Although a food allergy rarely constitutes a serious, life-threatening concern, it results in chronic illness for many sufferers. This problem can be significantly eliminated if one is alert to the most common allergens and the manifestations of allergic reactions.
The allergen in cow’s milk is probably the most common. A susceptible person may be allergic to the whole, skimmed, evaporated, or dried milk, as well as to milk-containing products such as ice cream, cheese, custard, cream, and creamed foods, and yogurt. Milk allergy can range from a mild to a severe stage. As a result, for those with a more severe form of milk allergy, even butter and bread can create a reaction. Symptoms can include either or both constipation and diarrhea, abdominal pain, nasal and bronchial congestion, asthma, headache, foul breath, sweating, fatigue, and tension.
Kola Nut Products
Chocolate (cocoa) and cola (a source of caffeine) are products obtained from the kola nut, as indicated in most health documents issued by government agencies, both state and federal. However, botanically, the kola nut associated with cocoa is common in South America and the kola nut associated with cola is common in Africa. An allergy to one almost always means an allergy to the other as well. Symptoms most commonly include headache, asthma, gastrointestinal allergy, nasal allergy, and eczema. As far as the patients and doctors are concerned, the question of the source (Africa or South America) of kola nut is moot.
Because corn syrup is widely used commercially, corn allergy can result from a wide variety of foods. Candy, chewing gum, prepared meats, cookies, rolls, doughnuts, some breads, canned fruits, jams, jellies, some fruit juices, ice cream, and sweetened cereals often contain corn syrup. Additionally, whole corn, cornstarch, cornflour, corn oil, and cornmeal can cause allergic reactions to such foods as cereals, tortillas, tamales, enchiladas, soups, beer, whiskey, fish sticks, and pancake or waffle mixes. Symptoms can be bizarre, ranging from allergic tension to allergic fatigue. Headaches can take the form of migraine.
Those with severe allergy to eggs can react to even their odor. Egg allergy can also cause the reaction to vaccines since they are often grown on chicken embryo. Allergic reactions are generally to such foods as eggs themselves, baked goods, candies, mayonnaise, creamy dressings, meatloaf, breaded foods, and noodles.
Symptoms can be widely varied, as with milk. Egg allergy often results in urticaria (hives) though, like chocolate, larger amounts are usually necessary to produce that symptom. Other symptoms include headache, gastrointestinal allergy, eczema, and asthma.
The larger family of plants that are collectively known as peas include peanuts, soybeans, beans, and peas. Peanuts tend to be the greatest offender, and dried beans and peas cause more difficulties than fresh ones. Products that can cause selected allergy reactions are honey (made from the offending plants) and licorice, a legume. Soybean allergy presents a problem similar to corn owing to its widespread use in the form of soybean concentrate or soybean oil. Legume allergies can be quite severe, even resulting in shock. They commonly cause headaches and can be especially troublesome for asthma patients, urticaria patients, and angioedema sufferers.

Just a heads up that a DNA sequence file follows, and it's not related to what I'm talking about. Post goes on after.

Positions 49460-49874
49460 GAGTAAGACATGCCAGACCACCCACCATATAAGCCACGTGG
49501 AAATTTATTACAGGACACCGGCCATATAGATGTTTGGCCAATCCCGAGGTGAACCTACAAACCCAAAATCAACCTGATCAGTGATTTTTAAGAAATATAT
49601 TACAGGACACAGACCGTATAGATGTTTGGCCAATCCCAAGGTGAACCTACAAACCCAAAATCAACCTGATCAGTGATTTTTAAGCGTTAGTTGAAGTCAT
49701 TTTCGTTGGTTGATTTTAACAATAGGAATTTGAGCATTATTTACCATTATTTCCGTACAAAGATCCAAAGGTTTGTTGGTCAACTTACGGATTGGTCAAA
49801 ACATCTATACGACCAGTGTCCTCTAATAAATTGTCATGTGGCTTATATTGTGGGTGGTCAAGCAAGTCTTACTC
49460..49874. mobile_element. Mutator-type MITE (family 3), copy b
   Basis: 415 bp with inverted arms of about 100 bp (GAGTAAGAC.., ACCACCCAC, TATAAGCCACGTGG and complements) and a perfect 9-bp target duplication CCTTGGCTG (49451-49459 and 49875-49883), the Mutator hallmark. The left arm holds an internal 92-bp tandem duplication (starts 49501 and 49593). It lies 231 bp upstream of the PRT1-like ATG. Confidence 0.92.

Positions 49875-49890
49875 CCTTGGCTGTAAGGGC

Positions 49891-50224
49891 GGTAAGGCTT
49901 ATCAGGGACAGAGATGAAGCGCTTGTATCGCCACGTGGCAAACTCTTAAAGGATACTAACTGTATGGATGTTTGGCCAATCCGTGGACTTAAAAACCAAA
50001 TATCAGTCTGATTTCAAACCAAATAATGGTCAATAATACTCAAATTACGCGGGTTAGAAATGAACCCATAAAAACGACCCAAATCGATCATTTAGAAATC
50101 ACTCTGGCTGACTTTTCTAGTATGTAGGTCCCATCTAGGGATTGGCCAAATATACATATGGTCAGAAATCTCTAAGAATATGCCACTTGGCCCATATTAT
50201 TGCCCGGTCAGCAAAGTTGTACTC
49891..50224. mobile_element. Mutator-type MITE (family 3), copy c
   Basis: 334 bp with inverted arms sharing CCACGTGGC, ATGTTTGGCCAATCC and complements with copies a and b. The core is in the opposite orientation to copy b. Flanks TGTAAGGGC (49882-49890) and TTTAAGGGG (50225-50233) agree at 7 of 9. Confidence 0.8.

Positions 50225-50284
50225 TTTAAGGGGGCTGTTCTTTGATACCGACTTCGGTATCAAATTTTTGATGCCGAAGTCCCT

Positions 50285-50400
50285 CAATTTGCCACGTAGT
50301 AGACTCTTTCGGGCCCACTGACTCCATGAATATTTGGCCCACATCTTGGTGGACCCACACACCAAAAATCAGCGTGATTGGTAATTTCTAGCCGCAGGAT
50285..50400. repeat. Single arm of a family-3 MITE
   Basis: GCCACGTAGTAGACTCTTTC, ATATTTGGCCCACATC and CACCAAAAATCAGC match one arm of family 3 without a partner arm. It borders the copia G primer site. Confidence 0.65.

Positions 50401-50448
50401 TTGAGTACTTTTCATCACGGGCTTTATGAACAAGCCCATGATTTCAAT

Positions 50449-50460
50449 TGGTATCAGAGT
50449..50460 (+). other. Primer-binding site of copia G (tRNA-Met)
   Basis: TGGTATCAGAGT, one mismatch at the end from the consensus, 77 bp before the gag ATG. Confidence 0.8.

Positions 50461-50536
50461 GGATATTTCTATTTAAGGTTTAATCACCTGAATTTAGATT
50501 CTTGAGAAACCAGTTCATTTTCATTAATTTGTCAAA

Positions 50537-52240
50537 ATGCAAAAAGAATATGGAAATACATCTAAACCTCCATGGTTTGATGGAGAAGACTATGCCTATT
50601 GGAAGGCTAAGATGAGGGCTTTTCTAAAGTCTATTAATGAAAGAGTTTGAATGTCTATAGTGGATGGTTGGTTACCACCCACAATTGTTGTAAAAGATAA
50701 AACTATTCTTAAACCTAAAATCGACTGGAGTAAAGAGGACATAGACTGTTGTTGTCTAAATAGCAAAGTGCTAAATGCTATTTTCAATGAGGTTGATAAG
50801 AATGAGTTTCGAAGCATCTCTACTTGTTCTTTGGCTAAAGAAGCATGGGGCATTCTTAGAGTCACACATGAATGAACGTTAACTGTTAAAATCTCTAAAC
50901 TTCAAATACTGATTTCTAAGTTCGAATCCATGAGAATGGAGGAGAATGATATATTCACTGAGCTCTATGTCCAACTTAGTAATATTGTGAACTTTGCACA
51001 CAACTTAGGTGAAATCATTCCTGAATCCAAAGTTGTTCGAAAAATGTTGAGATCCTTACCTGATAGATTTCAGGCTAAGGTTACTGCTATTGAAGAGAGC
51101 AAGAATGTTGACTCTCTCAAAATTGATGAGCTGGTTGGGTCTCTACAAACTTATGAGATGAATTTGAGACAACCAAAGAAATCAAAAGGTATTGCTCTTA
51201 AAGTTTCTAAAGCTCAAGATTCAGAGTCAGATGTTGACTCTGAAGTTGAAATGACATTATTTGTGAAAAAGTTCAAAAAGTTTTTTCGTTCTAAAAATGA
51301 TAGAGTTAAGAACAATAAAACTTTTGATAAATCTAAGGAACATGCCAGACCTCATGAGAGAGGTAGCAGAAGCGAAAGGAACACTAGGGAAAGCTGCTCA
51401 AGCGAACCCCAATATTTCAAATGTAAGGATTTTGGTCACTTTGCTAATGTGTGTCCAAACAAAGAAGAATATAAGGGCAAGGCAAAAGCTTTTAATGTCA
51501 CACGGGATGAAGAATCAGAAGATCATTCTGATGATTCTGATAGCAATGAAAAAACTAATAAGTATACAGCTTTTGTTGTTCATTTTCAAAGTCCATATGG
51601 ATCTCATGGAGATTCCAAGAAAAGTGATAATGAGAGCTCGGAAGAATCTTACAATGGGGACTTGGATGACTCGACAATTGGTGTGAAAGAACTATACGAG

Peanut allergy is probably the most serious among children and teenagers.
Oranges, lemons, limes, grapefruit, and tangerines can cause eczema and hives, and often, asthma. They commonly cause canker sores (aphthous stomatitis). Although citrus fruit allergy does not cause allergy to artificial orange and lemon-lime drinks, if patients are allergic to citric acid in the fruits then they will also react to tart artificial drinks and may also react to pineapple.
This fruit, commonly called a vegetable, can cause hives, eczema, and canker sores. It can also cause asthma. In addition to its natural form, it can be encountered in soups, pizza, catsup, salads, meatloaf, and tomato paste, or tomato juice.
Wheat and Other Grains
Wheat, rice, barley, oats, millet, and rye are known allergens, with wheat the most common of the group. Wheat occurs in many dietary products. All common baked goods, cream sauce, macaroni, noodles, pie crust, cereals, chili, and breaded foods contain wheat. Reaction to wheat and its related grains can be severe. Asthma and gastrointestinal disturbances are the most common reactions.
Of various spices that can cause an allergic reaction, cinnamon is generally the most potent. It can be found in catsup, chewing gum, candy, cookies, cakes, rolls, prepared meats, and pies. Bay leaf allergy generally occurs as well, since this spice is related to cinnamon. Pumpkin pie reactions are common owing to their high cinnamon content. Other spices most frequently mentioned as allergens are black pepper, white pepper, oregano, the mints, paprika, and cumin.
Artificial Food Colors
Although various artificial food colors have been implicated in such problems as hyperactive syndrome in children, as allergens the two most common offenders are amaranth (red dye) and tartrazine (yellow dye). Amaranth is most often encountered, but reactions to tartrazine tend to be more severe. Food colors occur in carbonated beverages, some breakfast drinks, bubble gum, flavored ice foods, gelatin desserts, and such medications as antibiotic syrups.